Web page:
Choose

$$u(t)= \frac{b+ c}{2},\quad 0\leq t\leq \sigma (1).$$

Then $$u(t)\in P(\theta , b, c)$$, $$\theta (u)= \theta (\frac{b+ c}{2})> b$$, consequently,

$$\bigl\{ u\in P(\theta , b,c )\mid \theta (u)> b\bigr\} \neq \emptyset .$$

Hence, if $$u\in P(\theta , b, c)$$, then $$b\leq u(t)\leq \ c$$ for $$\frac{\sigma (1)}{4}\leq t\leq \frac{3\sigma (1)}{4}$$. From assumption (A3), we have $$f(t, u(t))\geq \phi_{p}( Nb)$$ for $$\frac{\sigma (1)}{4}\leq t\leq \frac{3\sigma (1)}{4}$$. So

\begin{aligned} \theta (Tu)&= \min_{\frac{\sigma (1)}{4}\leq t\leq \frac{3\sigma (1)}{4}} \int_{0}^{\sigma (1)}G(t, s)\Phi_{q} \biggl( \int _{0}^{\sigma (1)}G(s, \tau )f\bigl(\tau , u(\tau ) \bigr)\Delta \tau \biggr) \Delta s \\ & >Nb \int_{\frac{\sigma (1)}{4}}^{\frac{3\sigma (1)}{4}}\frac{\sigma (1)}{4}G(s, s) \phi_{q} \biggl( \int_{\frac{\sigma (1)}{4}}^{\frac{3 \sigma (1)}{4}}\frac{\sigma (1)}{4}G(\tau , \tau )\Delta \tau \biggr) \Delta s \\ &= b, \end{aligned}

i.e.,

\begin{aligned} \theta (Tu)> b,\quad \mbox{for all } u\in P ( \theta , b, c ) . \end{aligned}

This shows that condition (C1) of Lemma 2.13 is satisfied.

By Lemma 2.13 and Remark 2.1, Problem (1.1), (1.2) has at least three positive solutions $$u_{1}$$, $$u_{2}$$, $$u_{3}$$, satisfying

\begin{aligned}& \max_{0\leq t\leq \sigma (1)}\bigl\vert u_{1}(t) \bigr\vert < a, \qquad b< \min_{\frac{\sigma (1)}{4}\leq t\leq \frac{3\sigma (1)}{4}}\bigl\vert u_{2}(t) \bigr\vert , \\& a< \max_{0\leq t\leq \sigma (1)}\bigl\vert u_{3}(t) \bigr\vert , \qquad \min_{\frac{\sigma (1)}{4} \leq t\leq \frac{3\sigma (1)}{4}}\bigl\vert u_{3}(t) \bigr\vert < b. \end{aligned}

The proof is complete. □

## Examples

### Example 4.1

Let $$T= \mathbb{R}$$, $$\alpha =\frac{3}{2}$$, $$p=3$$, consider the following fractional differential equation boundary-value problem:

\begin{aligned}& D^{\frac{3}{2}}\bigl(\phi_{3}\bigl(D^{\frac{3}{2}} u(t)\bigr)\bigr)= 1+ t+ \sin u, \quad t\in [0,1]_{T}, \end{aligned}
(4.1)
\begin{aligned}& u(0)= u(1)= D^{\frac{3}{2}} u(0)= D^{\frac{3}{2}} u(1)=0. \end{aligned}
(4.2)

By a simple computation, we obtain $$M= 3.75$$, $$N \approx 5.987$$. Choose $$r_{1}= 1$$, $$r_{2}= \frac{1}{5}$$, then

\begin{aligned}& f(t, u)= 1+ t+ \sin u\leq 3.5< \phi_{p}(Mr_{1})= 3.75, \quad \mbox{for }(t, u) \in [0, 1]\times [0, 1], \\& f(t, u)= 1+ t+ \sin u\geq 2> \phi_{p}(Nr_{2})\approx1.1974,\quad \mbox{for } (t, u) \in \biggl[ \frac{1}{4}, \frac{3}{4} \biggr] \times \biggl[ \frac{1}{20}, \frac{1}{5} \biggr] . \end{aligned}

With the use of Theorem 3.1, the fractional differential equation boundary-value problem (4.1) and (4.2) has at least one positive solution u such that $$\frac{1}{5}\leq \Vert u \Vert \leq 1$$.

### Example 4.2

Let $$T= \mathbb{R}$$, consider the following fractional differential equation boundary-value problem:

\begin{aligned}& D^{\frac{3}{2}}\bigl(\phi_{3}\bigl(D^{\frac{3}{2}} u(t)\bigr)\bigr)= f(t, u), \quad t \in [0,1]_{T}, \end{aligned}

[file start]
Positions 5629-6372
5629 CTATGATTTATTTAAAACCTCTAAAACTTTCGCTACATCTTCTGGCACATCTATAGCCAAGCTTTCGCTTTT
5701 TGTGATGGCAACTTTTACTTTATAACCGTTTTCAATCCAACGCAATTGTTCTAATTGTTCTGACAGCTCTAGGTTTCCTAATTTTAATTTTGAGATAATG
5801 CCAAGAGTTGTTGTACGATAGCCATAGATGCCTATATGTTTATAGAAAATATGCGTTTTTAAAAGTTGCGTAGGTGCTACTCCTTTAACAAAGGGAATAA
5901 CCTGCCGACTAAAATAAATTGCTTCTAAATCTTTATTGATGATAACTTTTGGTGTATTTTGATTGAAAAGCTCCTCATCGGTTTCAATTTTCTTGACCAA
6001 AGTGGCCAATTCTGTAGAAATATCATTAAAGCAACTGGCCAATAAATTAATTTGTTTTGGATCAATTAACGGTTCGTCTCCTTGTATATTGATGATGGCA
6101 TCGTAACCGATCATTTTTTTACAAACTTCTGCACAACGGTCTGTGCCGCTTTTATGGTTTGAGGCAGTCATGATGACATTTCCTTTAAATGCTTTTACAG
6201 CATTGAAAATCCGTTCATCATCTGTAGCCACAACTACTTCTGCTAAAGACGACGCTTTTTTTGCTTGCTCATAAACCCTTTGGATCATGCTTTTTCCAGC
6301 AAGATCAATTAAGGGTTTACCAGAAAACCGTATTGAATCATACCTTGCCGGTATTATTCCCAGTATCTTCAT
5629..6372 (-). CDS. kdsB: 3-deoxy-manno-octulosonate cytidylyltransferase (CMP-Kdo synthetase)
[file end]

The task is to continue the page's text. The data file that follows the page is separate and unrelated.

(4.3)
\begin{aligned}& u(0)= u(1)= D^{\frac{3}{2}} u(0)= D^{\frac{3}{2}} u(1)=0, \end{aligned}
(4.4)

where

$$f(t, u)= \textstyle\begin{cases} 2u+ \frac{1}{10}t,& u\leq 1; \\ 6+ 7(u-1)^{2}+ \frac{1}{10}t,& u\geq 1. \end{cases}$$

We obtain $$M= 3.75$$, $$N\approx 5.987$$. Choose $$a= 0.1$$, $$b= 1$$, $$c=4$$, then

\begin{aligned}& f(t, u)= 2u+ \frac{1}{10}t< 0.3< \phi_{p}(Ma)= 0.375, \quad \mbox{for }(t, u)\in [0, 1]\times [0, 0.1], \\& f(t, u)= 6+ 7(u-1)^{2}+ \frac{t}{10}\geq 2> \phi_{p} \biggl(\frac{Nb}{4}\biggr) \approx 1.497, \quad (t, u)\in \biggl[ \frac{1}{4}, \frac{3}{4} \biggr] \times [1, 4], \\& f(t, u)= 6+ 7(u-1)^{2}+ \frac{t}{10}\leq 9.1< \phi_{p}(Mc)= 15, \quad (t, u) \in [0, 1]\times [0, 4]. \end{aligned}

With the use of Theorem 3.2, the fractional differential equation boundary-value problem (4.3) and (4.4) has at least three positive solutions $$u_{1}$$, $$u_{2}$$ and $$u_{3}$$ with

\begin{aligned} & \max_{0\leq t\leq 1}\bigl\vert u_{1}(t) \bigr\vert < 0.1,\qquad 1< \min_{\frac{1}{4}\leq t\leq \frac{3}{4}}\bigl\vert u_{2}(t) \bigr\vert < \max_{0\leq t\leq 1}\bigl\vert u_{2}(t) \bigr\vert \leq 4, \\ & 0.1< \max_{0\leq t\leq 1}\bigl\vert u_{3}(t) \bigr\vert \leq 4,\qquad \min_{\frac{1}{4}\leq t\leq \frac{3}{4}}\bigl\vert u_{3}(t) \bigr\vert < 1. \end{aligned}

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Not applicable.

### Availability of data and materials

Data sharing not applicable to this article as no datasets were generated or analyzed during the current study.

### Authors’ information

The corresponding author is a professor. He has worked on nonlinear functional analysis and fractional boundary-value problems for many years. The first author and the second author are doctorate candidates. Their research field is the solvability of fractional boundary-value problems.

## Funding

This work is supported by NSFC (11571207), the Taishan Scholar project and SDUST graduate innovation project SDKDYC170343.

## Author information

Authors

### Contributions

All authors contributed equally to the writing of this paper. All authors read and approved the final manuscript.

### Corresponding author

Correspondence to Zhanbing Bai.

## Ethics declarations

### Competing interests

The authors declare that they have no competing interests.